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Product accumulation and its control during microbial carbohydrate Fermentations by Rumen- and other mixed microbial consortia

Darwin, (2017) Product accumulation and its control during microbial carbohydrate Fermentations by Rumen- and other mixed microbial consortia. PhD thesis, Murdoch University.

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PDF - Whole Thesis
Embargoed until 28 May 2019.

Abstract

This abstract compiles the abstracts of the individual thesis chapters.

Anaerobic acid stage fermentation of carbohydrates can generate a variety of desired or undesired end-products. Besides physical parameters such as pH and temperature, the types of carbohydrate being fermented influences the fermentation end-products. The results of the current study indicate that under uncontrolled pH, microbial mixed cultures from activated sludge and anaerobic digester sludge anaerobically produced ethanol from glucose while producing lactic acid from starch conversion. This trend was confirmed by batch and chemostat trials. After shifting from glucose to starch feed or vice versa the chemostat enrichment culture responded by shifting from ethanol to lactic acid or the reverse. Results also showed that only 25% of starch was converted to the lactic acid. The low conversion yield could be explained by the low pH in the broth that is known to become inhibitory already at a pH of below 5.

As maltose is an intermediate sugar derived from the digestion of starch, it was tested as a fermentation substrate and compared to glucose fermentation. Results showed that independent of the inoculum source maltose supported lactic fermentation while glucose led to ethanolic fermentation. The trend was confirmed in batch as well as chemostat culture. Under uncontrolled pH, fermentation of maltose ceased with the production of small amounts of lactic acid and acetate as the main metabolites, while fermentation of glucose continued and produced ethanol as the main end-product. Further investigation with other disaccharides (lactose and sucrose) showed that lactose was fermented to lactic acid and acetate as the main metabolites while sucrose formed ethanol as the major fermentation end-product.

Comparative experiments showed that mixed microbial consortia and chemostat enrichments reproducibly produced lactate from maltose fermentation and ethanol from glucose fermentation. However, when using rumen bacteria as the inoculum, lactic acid was the key fermentation end-product, suggesting that rumen microflora comprises larger populations of lactic acid producing bacteria. Lactic acid accumulation in the rumen is a well-known problem known as rumen acidosis and was investigated further in this study. Acute ruminal acidosis can occur when pH in the rumen drops below 5.0. This condition can completely disrupt rumen microbiota leading to the mortality of ruminants. The results of the current study showed that acidosis could occur within 6 hours of incubation in the rumen culture fermenting sugars or starch. Along with the formation of lactic acid, acetic acid alone or in mixture with ethanol was found to be the reason for high acid build-up in the rumen. Acidosis resulted even with only 20% of a normal daily feed load for all soluble and non-soluble carbohydrates. DNA-based microbial analysis revealed that Prevotella was the dominant species present in the rumen fluid, which is considered as the main lactic acid producing bacteria.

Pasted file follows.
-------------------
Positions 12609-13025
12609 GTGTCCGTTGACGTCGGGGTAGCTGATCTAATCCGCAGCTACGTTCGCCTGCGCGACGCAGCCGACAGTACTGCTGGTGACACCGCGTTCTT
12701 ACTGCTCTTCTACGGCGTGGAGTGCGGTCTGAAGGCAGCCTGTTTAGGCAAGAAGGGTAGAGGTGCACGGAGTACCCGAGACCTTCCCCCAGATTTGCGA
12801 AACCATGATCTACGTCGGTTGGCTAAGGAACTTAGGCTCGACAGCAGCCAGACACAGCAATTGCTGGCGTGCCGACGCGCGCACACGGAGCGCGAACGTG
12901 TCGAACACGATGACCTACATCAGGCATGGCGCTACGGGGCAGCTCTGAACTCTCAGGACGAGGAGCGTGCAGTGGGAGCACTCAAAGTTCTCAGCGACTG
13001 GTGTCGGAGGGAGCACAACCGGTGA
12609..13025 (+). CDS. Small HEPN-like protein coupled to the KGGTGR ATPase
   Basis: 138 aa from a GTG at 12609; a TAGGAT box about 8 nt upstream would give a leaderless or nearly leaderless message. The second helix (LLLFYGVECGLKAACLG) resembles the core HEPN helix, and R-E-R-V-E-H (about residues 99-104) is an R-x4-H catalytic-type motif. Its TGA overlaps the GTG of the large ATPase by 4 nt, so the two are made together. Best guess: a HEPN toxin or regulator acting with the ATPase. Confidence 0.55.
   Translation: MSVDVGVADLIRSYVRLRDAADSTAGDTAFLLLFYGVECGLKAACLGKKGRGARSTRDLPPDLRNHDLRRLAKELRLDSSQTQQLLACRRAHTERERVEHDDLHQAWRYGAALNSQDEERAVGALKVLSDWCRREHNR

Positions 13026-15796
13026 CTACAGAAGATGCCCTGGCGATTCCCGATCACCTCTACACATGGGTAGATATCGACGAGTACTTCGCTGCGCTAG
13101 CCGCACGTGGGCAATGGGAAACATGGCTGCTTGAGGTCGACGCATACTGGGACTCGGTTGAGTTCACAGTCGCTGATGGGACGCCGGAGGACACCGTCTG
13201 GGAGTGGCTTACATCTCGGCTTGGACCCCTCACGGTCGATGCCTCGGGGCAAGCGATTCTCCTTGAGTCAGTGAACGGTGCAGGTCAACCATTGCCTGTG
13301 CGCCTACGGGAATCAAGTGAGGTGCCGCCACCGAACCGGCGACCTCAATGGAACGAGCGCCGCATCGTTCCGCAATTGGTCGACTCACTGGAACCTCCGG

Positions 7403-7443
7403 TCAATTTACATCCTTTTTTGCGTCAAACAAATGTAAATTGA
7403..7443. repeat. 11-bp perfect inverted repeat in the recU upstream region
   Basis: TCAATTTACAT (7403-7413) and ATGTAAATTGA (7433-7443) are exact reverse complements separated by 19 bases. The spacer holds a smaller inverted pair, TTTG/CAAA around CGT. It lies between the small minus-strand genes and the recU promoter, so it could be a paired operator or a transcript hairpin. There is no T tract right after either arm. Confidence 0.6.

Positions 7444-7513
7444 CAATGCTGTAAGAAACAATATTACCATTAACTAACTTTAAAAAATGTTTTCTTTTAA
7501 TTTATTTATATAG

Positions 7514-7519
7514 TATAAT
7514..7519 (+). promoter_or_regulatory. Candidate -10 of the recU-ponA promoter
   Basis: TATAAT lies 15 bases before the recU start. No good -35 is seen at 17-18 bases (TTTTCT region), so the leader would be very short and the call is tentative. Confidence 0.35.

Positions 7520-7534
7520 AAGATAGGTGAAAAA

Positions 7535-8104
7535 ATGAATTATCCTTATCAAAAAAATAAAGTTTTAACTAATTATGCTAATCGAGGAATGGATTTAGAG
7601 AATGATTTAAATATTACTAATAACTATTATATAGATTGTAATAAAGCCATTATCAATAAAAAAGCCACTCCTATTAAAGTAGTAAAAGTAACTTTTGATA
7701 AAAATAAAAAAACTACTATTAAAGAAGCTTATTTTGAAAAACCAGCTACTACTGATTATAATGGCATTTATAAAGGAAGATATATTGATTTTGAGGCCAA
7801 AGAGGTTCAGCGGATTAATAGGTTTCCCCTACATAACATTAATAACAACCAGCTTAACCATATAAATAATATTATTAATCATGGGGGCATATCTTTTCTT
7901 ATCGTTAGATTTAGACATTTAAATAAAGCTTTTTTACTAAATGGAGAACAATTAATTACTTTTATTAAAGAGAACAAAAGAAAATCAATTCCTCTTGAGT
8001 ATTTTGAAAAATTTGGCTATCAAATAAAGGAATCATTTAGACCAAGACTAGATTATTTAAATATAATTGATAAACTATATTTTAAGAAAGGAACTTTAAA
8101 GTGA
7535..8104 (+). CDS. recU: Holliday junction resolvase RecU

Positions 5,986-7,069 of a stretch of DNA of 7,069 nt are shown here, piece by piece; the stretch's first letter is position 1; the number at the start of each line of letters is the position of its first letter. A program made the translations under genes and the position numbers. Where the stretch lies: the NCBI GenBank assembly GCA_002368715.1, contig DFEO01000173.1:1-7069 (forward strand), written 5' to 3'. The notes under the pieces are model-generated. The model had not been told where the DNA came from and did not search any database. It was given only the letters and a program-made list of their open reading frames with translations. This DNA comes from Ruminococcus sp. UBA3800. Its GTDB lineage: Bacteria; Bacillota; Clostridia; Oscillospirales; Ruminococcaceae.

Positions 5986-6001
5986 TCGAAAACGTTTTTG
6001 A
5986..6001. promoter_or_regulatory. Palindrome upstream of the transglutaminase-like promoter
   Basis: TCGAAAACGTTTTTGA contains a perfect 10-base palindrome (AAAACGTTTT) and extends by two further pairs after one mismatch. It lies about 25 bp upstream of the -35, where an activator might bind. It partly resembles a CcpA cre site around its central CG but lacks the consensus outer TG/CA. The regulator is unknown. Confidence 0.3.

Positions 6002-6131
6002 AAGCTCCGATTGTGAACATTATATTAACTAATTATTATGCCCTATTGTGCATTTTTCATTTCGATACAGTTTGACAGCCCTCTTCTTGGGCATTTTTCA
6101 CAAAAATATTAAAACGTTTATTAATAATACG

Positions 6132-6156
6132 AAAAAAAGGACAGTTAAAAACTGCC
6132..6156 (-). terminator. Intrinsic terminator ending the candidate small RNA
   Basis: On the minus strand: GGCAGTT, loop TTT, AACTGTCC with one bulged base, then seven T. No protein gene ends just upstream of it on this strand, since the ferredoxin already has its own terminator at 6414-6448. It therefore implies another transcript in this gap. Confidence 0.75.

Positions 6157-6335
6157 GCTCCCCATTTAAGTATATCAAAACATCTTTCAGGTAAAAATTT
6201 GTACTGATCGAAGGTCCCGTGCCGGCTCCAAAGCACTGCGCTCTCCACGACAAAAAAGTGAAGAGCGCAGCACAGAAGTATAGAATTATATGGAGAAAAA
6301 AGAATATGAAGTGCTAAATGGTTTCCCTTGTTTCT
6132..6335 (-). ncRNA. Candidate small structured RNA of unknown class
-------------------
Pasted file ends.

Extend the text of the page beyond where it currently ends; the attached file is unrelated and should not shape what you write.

The phenomenon of acidosis comprises at least two components, a dramatic drop in pH and the over-production of lactic acid. Two approaches can be used to ameliorate the effects, the addition of pH buffering or neutralizing species, or the addition of active microbial cultures that can degrade lactate at a rate that reduces lactate accumulation. The former can be harmful to the animal when the buffering is locally too concentrated due to a lack of uniform distribution; the latter can be costly, if produced as a pure strain. The results of the current study showed that from rumen cultures, mixed microbial lactic acid utilizing bacteria (LUB) could be enriched and subsequently used as a controlling agent against in vitro acidosis. The addition of liquid cultures of LUB enrichments to a rumen culture that was producing lactic acid from fermentation of starch resulted in a reduction of lactic acid, and produced VFA with acetate and propionate as the main metabolites. Breeding lactate utilizing bacteria (LUB) from rumen fluid that can be used as probiotics is potentially useful for the cattle industry. This is because probiotics can be used as a supplement to prevent lactic acidosis when ruminants are fed with readily fermentable carbohydrates. The results of the current study showed that the addition of concentrated cell suspensions of LUB as probiotics to rumen cultures fermenting corn starch successfully prevented lactic acid accumulation, and could also be used as a therapy by converting lactic acid accumulated in rumen cultures into volatile fatty acids (VFA) with acetate and propionate as the main end-products. The combination of concentrated cell suspensions of LUB with buffer could prevent lactic acid accumulation, and rapidly degrade lactic acid without the use of excessive amounts of LUB probiotics. Metagenomic sequencing analysis showed the key LUB that was enriched to include Bacteroides, Acinetobacter, Oscillospira, Clostridium, Dysgonomonas and Pseudomonas.

Publication Type: Thesis (PhD)
Murdoch Affiliation: School of Engineering and Information Technology
Supervisor: Cord-Ruwisch, Ralf
URI: http://researchrepository.murdoch.edu.au/id/eprint/40959
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